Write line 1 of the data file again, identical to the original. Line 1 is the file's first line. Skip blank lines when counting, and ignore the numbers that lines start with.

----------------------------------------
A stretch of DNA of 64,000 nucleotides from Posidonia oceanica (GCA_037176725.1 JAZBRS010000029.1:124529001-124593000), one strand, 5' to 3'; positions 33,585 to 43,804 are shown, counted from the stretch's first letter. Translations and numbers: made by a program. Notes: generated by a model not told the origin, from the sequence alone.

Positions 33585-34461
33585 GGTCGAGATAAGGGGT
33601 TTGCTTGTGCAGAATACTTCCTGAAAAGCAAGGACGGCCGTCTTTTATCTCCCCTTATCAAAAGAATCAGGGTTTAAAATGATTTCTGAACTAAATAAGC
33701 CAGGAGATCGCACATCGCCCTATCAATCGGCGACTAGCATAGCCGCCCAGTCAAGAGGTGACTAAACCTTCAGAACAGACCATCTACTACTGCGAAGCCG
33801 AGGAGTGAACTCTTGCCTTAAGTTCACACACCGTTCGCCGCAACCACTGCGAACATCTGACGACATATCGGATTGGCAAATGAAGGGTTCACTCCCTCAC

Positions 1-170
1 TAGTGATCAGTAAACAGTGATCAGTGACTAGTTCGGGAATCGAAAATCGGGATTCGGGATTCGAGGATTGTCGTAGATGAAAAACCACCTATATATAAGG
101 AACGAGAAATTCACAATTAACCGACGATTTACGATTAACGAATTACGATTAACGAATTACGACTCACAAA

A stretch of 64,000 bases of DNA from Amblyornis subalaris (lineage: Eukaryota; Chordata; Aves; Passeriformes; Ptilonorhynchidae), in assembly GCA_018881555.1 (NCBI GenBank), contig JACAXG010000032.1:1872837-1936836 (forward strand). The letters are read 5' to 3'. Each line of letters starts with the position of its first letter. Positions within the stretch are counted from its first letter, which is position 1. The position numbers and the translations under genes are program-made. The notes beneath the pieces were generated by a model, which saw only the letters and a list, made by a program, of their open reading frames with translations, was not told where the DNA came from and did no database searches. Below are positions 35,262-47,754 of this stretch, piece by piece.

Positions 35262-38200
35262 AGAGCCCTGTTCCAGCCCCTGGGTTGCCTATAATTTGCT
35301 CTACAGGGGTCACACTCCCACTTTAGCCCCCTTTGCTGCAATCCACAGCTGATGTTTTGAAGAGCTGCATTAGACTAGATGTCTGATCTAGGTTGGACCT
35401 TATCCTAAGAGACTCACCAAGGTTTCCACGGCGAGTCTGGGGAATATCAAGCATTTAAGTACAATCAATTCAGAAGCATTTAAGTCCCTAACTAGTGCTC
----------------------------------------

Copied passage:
A stretch of DNA of 64,000 nucleotides from Posidonia oceanica (GCA_037176725.1 JAZBRS010000029.1:124529001-124593000), one strand, 5' to 3'; positions 33,585 to 43,804 are shown, counted from the stretch's first letter. Translations and numbers: made by a program. Notes: generated by a model not told the origin, from the sequence alone.